Hurray! The heroes have captured the murderer and locked him away, and the day is saved.
So why is he getting all this fan mail?
The Monster Fangirl (and this is almost Always Female, though the genders may be flipped) might have the belief that Love Redeems, or she's In Love with Your Carnage (in the worst case), or believes that he's really innocent. If she's aware of his evil nature, it's essentially a form of All Girls Want Bad Boys turned Up to Eleven.
Their fate is usually to be casually discarded to wind up another victim, or to go to jail for the crimes they commit to aid the Monster, often screaming declarations of love all the way. As a villain is not always redeemed, the woman's deluded attraction to the dangerous psychopath may also be a romantic manifestation of Too Dumb to Live.
Compare Draco in Leather Pants for when the fandom does it. See also Psycho Supporter, Nightmare Fetishist and Horrible Judge of Character. For a fangirl of a literal monster in a relationship with one, see Interspecies Romance, Beast and Beauty or You Sexy Beast.
- Death Note:
- Light Yagami founds over half his schemes on these people. Misa Amane had some potential as a less-polished monster in her own right, as a less brilliant and histrionic psychopath instead of a genius narcissistic one, but decided to slave her entire being to his will on first meeting, and never wavered, and without that his plan to defeat L would never have begun to exist. His final big scheme also relies heavily on Disposable Woman Kiyomi Takada, a college girlfriend turned news anchor whose response to the revelation that he is Kira is not visceral horror but infatuation.
- The rest of the Kira fans who keep him in names and faces to kill (yay fact-checking!) and cheer and all, and also his eventual right arm Teru Mikami, are a bigenderal hydra of this phenomenon stretching across the world. Even after the Villain with Good Publicity is exposed and declawed and killed, he still has a huge cult. This series is founded upon existential despair.
- From Death of the Family, Harley Quinn once again. The sad thing about this is that it looked like she had moved on from the Joker.
- This has been touched on before, especially in the comic (and episode based on it) "Mad Love". After being tossed out of a 3-story window for daring to (and worse, succeeding) capture Batman without him and breaking so many bones, Harley decides to give up on the Joker. And then she sees the rose and apology letter he gives her...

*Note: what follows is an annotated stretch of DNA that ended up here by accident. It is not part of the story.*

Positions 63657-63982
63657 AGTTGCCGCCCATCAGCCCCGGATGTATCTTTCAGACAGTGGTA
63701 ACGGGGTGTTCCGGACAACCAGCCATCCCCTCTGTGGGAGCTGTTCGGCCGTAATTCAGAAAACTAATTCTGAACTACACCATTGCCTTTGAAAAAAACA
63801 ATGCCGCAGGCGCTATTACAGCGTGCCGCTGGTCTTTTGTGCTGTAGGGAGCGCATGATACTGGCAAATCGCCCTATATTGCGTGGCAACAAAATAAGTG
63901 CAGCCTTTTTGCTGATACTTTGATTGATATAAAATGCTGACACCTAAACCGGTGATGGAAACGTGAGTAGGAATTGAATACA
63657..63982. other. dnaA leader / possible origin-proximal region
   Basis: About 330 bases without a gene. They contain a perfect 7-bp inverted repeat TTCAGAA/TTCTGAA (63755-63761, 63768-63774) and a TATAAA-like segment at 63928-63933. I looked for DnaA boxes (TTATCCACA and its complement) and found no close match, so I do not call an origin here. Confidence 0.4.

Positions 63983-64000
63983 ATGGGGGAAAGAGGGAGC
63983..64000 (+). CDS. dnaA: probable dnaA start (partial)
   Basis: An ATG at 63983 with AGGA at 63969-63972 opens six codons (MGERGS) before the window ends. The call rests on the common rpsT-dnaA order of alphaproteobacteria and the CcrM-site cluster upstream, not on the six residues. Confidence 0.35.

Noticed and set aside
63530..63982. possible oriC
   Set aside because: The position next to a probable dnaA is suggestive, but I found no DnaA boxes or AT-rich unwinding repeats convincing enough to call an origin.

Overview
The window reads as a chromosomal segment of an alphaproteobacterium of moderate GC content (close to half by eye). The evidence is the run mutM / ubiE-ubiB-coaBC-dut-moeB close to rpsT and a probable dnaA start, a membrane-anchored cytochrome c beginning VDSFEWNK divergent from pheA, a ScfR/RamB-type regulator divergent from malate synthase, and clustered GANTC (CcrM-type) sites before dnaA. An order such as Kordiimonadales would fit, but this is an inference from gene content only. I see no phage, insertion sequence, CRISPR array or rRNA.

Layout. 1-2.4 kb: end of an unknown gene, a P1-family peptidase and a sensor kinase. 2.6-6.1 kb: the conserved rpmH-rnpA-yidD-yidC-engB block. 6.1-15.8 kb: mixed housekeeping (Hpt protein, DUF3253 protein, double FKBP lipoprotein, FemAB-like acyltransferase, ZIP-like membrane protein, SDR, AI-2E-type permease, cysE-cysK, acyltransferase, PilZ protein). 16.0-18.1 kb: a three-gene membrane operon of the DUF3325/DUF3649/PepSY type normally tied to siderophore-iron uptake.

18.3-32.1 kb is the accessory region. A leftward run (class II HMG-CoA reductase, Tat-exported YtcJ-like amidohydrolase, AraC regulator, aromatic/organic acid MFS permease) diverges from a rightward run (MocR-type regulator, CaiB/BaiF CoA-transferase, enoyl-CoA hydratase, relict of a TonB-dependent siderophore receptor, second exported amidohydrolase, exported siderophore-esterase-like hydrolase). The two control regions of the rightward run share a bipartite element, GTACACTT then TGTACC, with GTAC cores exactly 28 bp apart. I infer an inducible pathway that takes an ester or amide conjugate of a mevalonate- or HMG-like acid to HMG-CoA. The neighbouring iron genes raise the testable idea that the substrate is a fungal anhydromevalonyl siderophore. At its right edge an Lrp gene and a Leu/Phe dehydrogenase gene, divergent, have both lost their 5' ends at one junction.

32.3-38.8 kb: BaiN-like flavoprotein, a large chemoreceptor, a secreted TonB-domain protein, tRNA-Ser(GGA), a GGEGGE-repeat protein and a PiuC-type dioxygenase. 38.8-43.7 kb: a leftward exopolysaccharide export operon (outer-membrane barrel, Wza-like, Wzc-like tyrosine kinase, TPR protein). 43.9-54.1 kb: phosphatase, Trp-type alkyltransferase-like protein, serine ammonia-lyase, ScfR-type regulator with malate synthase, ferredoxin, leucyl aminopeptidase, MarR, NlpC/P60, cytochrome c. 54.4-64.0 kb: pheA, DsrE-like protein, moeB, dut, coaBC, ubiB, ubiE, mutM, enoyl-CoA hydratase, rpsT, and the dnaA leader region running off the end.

- Judge Dredd: The lead-up to the "Necropolis" arc had a rather tragic justified example. After a woman barely survives an encounter with Judge Death, a psychopathic Omnicidal Maniac from another dimension, it creates a psychic link between the two. She basically becomes a smitten fangirl of Death and dreams about becoming his bride. She then helps his allies Phobia and Nausea to cross the dimensional span into Mega City One by sacrificing her husband, for which Death rewards her by ripping out her heart.
- In one of his limited series, Venom gains a crowd of child admirers on Halloween (one wearing a Spider-Man costume, ironically) after saving one from a mugger - the fact that he brutally killed the mugger is lost on them. He might have even given one an autograph if the police weren't coming.
- In the first part of the Maximum Carnage storyline, Carnage was in the middle of his latest rampage within the maximum security facility he had been sent to, when to his disbelief, he gained a cheering section. Of course, the fan in this case was fellow inmate Shriek, who was almost as sociopathic as he was, but they would become partners as a result.
- Male examples: in The Simpsons fanfiction The Yellow Mile, a grown-up Maggie, who is on death row after killing one of the gangsters who murdered her parents, briefly contemplates the number of marriage proposals she's been getting.
- Sabrina in Pokémon Reset Bloodlines is revealed to have been this as a child. At one point, she wrote a school essay about a person she admired. Her chosen subject was Twenty Gyarados Bill, a notorious criminal whose titular Gyarados devastated the coast of Johto and the reason why the six active Pokémon limit was established. While she doesn't deny he's a mass murderer, she tries to highlight his more positive traits, describing him as "a shinning example of self-improvement through hard work and determination".
- In the opening of Men in Black 3, Boris the Animal escapes from his Lunar Prison when his prison mail girlfriend brings him a cake containing his lethal symbiont. The kill-crazy alien monster thanks her for her aid to him, but lets her be sucked out into space without remorse and goes back to trying to destroy Earth.
- Downplayed at the end of The Pink Panther (1963) when Clouseau is framed as being the jewel thief The Phantom. He's hauled away to jail but there are legions of screaming fangirls outside.
- The Petrified Forest: A very rare male example in the person of Grandpa Maple, an old coot who hangs out at his family's gas station in the Arizona desert. He loves to tell the story of how Billy the Kid once took a shot at him, and he is only too thrilled when Duke Mantee the notorious gangster arrives and takes them all hostage.
"It certainly does feel great to have a real killer around here again."
- Sissi from the Nightfall Series has become obsessed with Prince Vladimir, the Big Bad who has destroyed the world and is breeding the surviving humans for vampire food. She's drawing pictures of him and is writing stories about him. She ends up at the Resistance because she's gone on a probably deadly journey to meet him.
- The Harry Potter franchise has Bellatrix Lestrange, tenaciously devoted fangirl to Voldemort, and according to J.K. Rowling, is obsessed with Voldemort despite his complete inability to feel love, compassion or even pity for another being.
- The "fiance" of Nate Haskell in the CSI episode "Targets of Obsession". He has a whole club of Monster Fangirls.